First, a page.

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Interview: Law Professor Richard Painter, Psychiatrist Bandy Lee Explain Views on Trump’s Trial


In an op-ed published Tuesday morning, former Bush White House ethics attorney and current Minnesota Law Professor Richard Painter and Yale forensic psychiatrist Bandy Lee argued that President Donald Trump is mentally infirm and/or unwell and therefore incompetent to stand trial over his impeached conduct in the U. S. Senate. The following companion interview contains a series of questions editors thought should be asked about that viewpoint.

COLIN KALMBACHER: Why put this idea out there now–just as the Senate trial on the historic articles of impeachment is set to begin? Isn’t this a case that should have been made some time ago?

RICHARD PAINTER: We already made this case some time ago. He is mentally unfit for office and also mentally unfit to stand trial. More evidence has come to light since his impeachment.

BANDY LEE: A group of colleagues and I already determined he is incapable of making rational decisions, which means being unfit for office. I was on the fence about his capacity to stand trial until recently, but some of his recent comments made this question unavoidable.

Critics might bristle and say you’re diagnosing from afar and that such diagnoses are unfair—what is your response to that?

RP: Ordinary people who read his Twitter page and who listen to what he says can sense that something is wrong–very wrong–with him. It’s not just partisanship on his part, or well thought out lies. Much of it makes zero sense.

BL: You are presumed competent until a question is raised. He made this question inevitable with his comments, “I just got impeached for making a perfect phone call!” or “Why are they doing this to me?” You have to understand what you are being charged with and why to be competent, and so we are suggesting he be evaluated, which is not a diagnosis.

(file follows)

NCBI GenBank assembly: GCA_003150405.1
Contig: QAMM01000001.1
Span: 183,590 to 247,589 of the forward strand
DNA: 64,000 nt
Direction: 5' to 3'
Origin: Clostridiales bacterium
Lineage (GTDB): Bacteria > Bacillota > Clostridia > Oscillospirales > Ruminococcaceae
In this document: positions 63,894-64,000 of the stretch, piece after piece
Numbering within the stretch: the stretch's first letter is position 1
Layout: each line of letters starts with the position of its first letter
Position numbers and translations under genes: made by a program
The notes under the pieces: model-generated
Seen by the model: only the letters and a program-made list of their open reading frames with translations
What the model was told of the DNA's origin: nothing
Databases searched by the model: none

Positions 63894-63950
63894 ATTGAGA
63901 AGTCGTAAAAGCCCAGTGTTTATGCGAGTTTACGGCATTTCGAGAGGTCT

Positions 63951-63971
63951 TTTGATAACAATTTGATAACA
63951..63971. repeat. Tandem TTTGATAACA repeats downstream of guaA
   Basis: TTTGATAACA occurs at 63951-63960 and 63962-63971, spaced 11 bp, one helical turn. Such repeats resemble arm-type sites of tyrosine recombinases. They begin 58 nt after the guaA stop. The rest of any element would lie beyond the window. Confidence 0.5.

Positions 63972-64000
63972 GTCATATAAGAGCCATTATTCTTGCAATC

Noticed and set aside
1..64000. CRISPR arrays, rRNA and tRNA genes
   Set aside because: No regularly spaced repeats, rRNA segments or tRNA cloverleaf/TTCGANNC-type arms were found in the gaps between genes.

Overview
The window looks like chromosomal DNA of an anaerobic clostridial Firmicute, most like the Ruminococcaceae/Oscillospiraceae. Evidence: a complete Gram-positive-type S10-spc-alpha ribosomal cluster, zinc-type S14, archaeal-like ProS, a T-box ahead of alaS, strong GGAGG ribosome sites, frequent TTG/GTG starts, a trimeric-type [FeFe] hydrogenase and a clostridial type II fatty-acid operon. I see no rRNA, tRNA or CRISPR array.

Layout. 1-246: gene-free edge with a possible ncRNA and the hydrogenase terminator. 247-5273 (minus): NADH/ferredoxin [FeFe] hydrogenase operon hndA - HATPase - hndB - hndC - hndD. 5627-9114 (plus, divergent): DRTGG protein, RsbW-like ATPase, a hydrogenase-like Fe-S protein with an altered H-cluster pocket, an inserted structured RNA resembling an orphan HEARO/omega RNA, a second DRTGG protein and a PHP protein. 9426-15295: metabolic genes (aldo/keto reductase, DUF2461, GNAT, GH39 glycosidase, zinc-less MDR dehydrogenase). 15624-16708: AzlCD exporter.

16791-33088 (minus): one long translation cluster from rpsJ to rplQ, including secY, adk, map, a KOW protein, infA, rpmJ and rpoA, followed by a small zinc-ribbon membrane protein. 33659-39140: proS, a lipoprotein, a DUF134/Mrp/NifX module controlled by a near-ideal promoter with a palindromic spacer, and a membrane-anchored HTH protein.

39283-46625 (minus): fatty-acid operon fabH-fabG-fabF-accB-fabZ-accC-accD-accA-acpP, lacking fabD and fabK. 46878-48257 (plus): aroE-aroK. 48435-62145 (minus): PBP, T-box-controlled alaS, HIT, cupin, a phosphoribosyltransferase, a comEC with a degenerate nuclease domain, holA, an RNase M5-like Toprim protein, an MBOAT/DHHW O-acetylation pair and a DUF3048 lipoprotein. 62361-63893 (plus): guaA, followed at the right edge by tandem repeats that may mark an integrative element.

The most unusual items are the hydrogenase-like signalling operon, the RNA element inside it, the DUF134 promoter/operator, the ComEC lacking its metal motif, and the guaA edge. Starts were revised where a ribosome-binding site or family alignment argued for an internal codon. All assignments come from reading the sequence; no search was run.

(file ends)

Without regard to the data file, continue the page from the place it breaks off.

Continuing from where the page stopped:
Richard, how does your previous experience as a White House ethics attorney—for George W. Bush—inform your decision-making here?

RP: I saw how normal people react to tense political situations, including allegations of serious wrongdoing. And that’s not what I see here. Trump’s reactions are not normal. I have never seen anything like it before.

We’ve had some discussions and wondered: is this really just an end-run to have Trump removed via the 25th Amendment?

RP: No. That requires initial action by his cabinet and approval of Congress. The decision of the Senate by a majority vote that he is no mentally fit for trial might start that process, but most likely would not because the cabinet is so loyal to Trump.

BL: As a medical professional, this is not my domain.

Clinical evaluations of criminal suspects are more or less pro forma—courts regularly request them and sometimes occur even absent a judge’s order in less formal circumstances under the direction of law enforcement. Could you talk a little about how that might serve as a precedent–or perhaps more accurately work as an analogue–here?

RP: If a defendant shows signs of mental distress there is usually an evaluation before a trial. Without it a guilty verdict could be thrown out. Judges, prosecutors and sometimes defense attorneys often call for the evaluation before trial. We believe the House impeachment managers should call for it. Alternatively, one or more senators could make a motion for an evaluation. Or the chief justice could raise the issue with the senators.

BL: That is right. A defendant is presumed competent until doubt arises, whatever the source. Then a forensic psychiatrist such as myself could be asked to evaluate the defendant, since a defendant who is incompetent to stand trial is not supposed to be tried.

Let’s say your recommendations are followed through on. Based on your shared knowledge of law, psychiatry and D.C. how might such a process play out in real time?